With both Keyboard and RS232 port being implemented using software not hardware, terminal software enters into Real Time Systems world almost. Normally a keyboard buffer would catch your keys while you handle the comms, the serial buffer does the same as you read the keyboard buffer. Remove one or both and well, your expected behavior flies out the window. When there is little in the way of consolidated documentation covering the compiler and hardware implementation it's a sodding nightmare. Might explain why we didn't see a boom in terminal applications!
Final result. 9600 Baud, reasonably responsive terminal to keyboard and RX data using DCE to DTE null modem cable (straight not crossed) with RTS/CTS flow control. Probably the first +3 ever to connect to a PLATO system.
Whats the story with the story order?
This was actually the events over several nights. With one of the kids waking up at 2 in the morning every night for most of the week.
I bounced between the front room and the garage to re-solder the connectors. I completely missed out a bit where I spent several hours with one of the RTS/CTS leads broken and nothing worked.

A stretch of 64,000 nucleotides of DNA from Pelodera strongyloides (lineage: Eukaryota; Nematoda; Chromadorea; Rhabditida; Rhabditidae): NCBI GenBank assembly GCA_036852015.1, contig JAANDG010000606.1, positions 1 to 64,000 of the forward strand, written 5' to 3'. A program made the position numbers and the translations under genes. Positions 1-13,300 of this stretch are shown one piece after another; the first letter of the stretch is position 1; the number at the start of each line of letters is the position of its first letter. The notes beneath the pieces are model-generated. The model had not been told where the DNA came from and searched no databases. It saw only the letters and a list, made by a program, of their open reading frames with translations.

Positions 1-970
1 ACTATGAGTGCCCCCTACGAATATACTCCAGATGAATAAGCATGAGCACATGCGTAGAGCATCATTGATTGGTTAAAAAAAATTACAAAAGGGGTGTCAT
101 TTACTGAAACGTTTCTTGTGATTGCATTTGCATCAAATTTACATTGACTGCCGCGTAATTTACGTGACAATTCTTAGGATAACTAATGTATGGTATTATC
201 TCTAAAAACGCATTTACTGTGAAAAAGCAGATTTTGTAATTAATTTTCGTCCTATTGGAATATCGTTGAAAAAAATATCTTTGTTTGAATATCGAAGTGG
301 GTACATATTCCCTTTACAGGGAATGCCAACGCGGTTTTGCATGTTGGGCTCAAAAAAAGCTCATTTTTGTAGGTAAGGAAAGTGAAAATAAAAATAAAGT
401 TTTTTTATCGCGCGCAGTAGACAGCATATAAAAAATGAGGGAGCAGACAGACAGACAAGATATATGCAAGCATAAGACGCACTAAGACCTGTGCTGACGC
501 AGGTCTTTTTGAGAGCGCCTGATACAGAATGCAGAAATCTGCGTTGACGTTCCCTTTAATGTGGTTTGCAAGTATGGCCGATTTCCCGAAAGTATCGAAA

The collection of faults in every part of the chain combined with no actual concrete documentation to fully explain any part of it just made a perfect storm. A random mashing of 360 degree problems not start no end. Just like the story will you try to keep up.
Now I'am not saying there is "no documentation", or that any documentation is bad/poor/wrong. Each piece I looked at explained the serial port pin out for example in the context required for the application the document was about. Paul Farrow's Data Cable is actually what you want. He just doesn't mention DCE and DTE pin outs for ZX and PC but he doesn't need to! You just follow the pin out and build that lead to use his application. He comments on RTS/CTS handshaking in his data cable and it being used for reliable communication to a PC. There is no connection to the Z88DK library implementing RTS/CTS as MANDATORY. Z88DK doesn't document RTS/CTS as needed for the serial library, thankfully it is mentioned by Russell Marks ZFST terminal documentation. The source code comments refer to it as the source for their implementation. And he DOES mention it quite clearly!